Take a look at that dark, but still vibrant, painting of Paris’ famous Le Blute-Fin windmill on the left there. It may resemble something you once spied in your dentist’s office, but, according to new findings, it may very well be an original Vincent Van Gogh. But where, you say, are the flourishes of sunlight, the telegraphed geometric shapes and swirls, the sunflowers? All good points. But this is a very different Van Gogh we see here.
For decades now, the provenance of “Le Blute-Fin Mill” has been up for grabs. Bought 35 years ago by noted art historian Dirk Hannema, who even the usually reserved Associated Press called, “fool when buying for his own collection”, the work was lumped in with a spurious portfolio of supposed Vermeers, Rembrants, and other, more questionable Van Goghs. None of them turned out to be authentic. Still, curators at the Van Gogh Museum in Amsterdam applied due diligence when examining the work, deciding that the early-modern master did indeed paint this scene of Parisians enjoying a stroll along the steps of the famously dilapidated Moulin de la Galette (see the contemporary photo, above right), a popular hangout for France’s then new and growing leisure class.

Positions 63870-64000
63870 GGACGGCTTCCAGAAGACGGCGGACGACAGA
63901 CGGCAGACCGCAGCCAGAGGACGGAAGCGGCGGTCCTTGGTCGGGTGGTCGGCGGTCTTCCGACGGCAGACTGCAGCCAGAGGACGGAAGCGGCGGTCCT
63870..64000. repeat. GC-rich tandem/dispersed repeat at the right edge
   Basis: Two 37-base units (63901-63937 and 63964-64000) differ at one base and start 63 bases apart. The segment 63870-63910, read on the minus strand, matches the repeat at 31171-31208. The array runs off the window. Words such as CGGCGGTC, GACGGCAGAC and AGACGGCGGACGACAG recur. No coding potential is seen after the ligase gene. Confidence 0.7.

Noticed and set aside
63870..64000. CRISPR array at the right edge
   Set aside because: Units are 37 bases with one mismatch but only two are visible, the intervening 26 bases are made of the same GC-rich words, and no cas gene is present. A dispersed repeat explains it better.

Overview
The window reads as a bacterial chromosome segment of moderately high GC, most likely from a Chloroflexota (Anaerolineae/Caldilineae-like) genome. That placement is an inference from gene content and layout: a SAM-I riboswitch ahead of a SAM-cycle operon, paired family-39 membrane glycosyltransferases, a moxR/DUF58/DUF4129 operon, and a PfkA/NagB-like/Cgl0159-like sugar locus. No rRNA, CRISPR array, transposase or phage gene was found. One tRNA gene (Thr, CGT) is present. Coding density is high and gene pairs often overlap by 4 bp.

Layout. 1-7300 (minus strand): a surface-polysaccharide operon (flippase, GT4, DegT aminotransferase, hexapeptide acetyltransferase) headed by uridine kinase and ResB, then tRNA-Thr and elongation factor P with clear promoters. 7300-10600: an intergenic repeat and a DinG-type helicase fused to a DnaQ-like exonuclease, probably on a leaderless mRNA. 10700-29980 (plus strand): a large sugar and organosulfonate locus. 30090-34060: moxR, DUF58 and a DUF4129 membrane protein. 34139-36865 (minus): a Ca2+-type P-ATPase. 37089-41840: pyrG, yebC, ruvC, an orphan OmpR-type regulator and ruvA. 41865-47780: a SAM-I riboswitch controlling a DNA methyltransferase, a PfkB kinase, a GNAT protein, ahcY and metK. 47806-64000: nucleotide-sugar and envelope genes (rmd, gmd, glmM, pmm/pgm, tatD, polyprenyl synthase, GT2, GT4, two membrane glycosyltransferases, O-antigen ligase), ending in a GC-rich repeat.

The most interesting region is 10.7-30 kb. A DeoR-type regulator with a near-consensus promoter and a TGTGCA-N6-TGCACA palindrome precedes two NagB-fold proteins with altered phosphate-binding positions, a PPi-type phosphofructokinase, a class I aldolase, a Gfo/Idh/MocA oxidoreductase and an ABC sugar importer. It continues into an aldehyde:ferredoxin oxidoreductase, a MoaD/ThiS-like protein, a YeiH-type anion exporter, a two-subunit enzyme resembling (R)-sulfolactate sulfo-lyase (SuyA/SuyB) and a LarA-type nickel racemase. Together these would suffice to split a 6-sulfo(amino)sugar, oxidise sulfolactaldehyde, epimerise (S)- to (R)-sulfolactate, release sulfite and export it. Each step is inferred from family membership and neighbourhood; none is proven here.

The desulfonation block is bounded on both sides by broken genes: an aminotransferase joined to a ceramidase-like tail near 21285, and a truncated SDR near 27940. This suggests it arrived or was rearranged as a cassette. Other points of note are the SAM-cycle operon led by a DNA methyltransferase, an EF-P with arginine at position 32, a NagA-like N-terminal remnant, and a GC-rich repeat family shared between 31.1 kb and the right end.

The Moulin de la Galette was almost as well-known as a favorite subject of Paris’ burgeoning Impressionist school—even the laziest art students should remember Pierre-Auguste Renoir’s “Bal du Moulin de la Galette”. Newly arrived to Paris himself, Van Gogh took after these artists, offering up variations on their styles before his move to Arles, where he was to forge his own, unique identity as a painter.
Here, in the almost oversized figures walking the steps, one can see that Van Gogh—if this truly is his work—was playing with form and Symbolist conventions. He has yet to break free of the various Parisian spheres of influence and his mastery of light has not yet been established. For an artist defined by color and sunlight, this is a dour, wet work. Nonetheless, as an example of Van Gogh’s creative evolution, “Le Blute-Fin Mill”, now proudly on display at The Museum de Fundate in the Netherlands, is invaluable and a rare good call by a respected art historian who had a little trouble telling fakes from the real thing.
For a deeper look into the places that influenced Van Gogh and the site-specific works he created, pre-order our “Art + Travel Europe: Step into the Lives of Five Famous Painters”.
Captured many times in art, the original Le Blute-Fin Mill at the Moulin de la Galette, is gone, but restaurant and a second mill on the same site, the “Radet”, are still there and worth a visit.
Le Moulin de la Galette
83 Rue Lepic, Paris, France
Van Gogh’s “Le Blute-Fin Mill” is currently on display at
The Museum de Fundate
Paleis aan de Blijmarkt
20 Blijmarkt, Zwolle, Netherlands
“‘Le Blute-Fin Mill’ Authenticated By Van Gogh Experts” (AP)
Above (right to left): “Le Blute-Fin Mill”, Van Gogh, 1886, courtesy of The Museum de Fundate, photograph of Le Blute-Fin Mill, circa 1890s.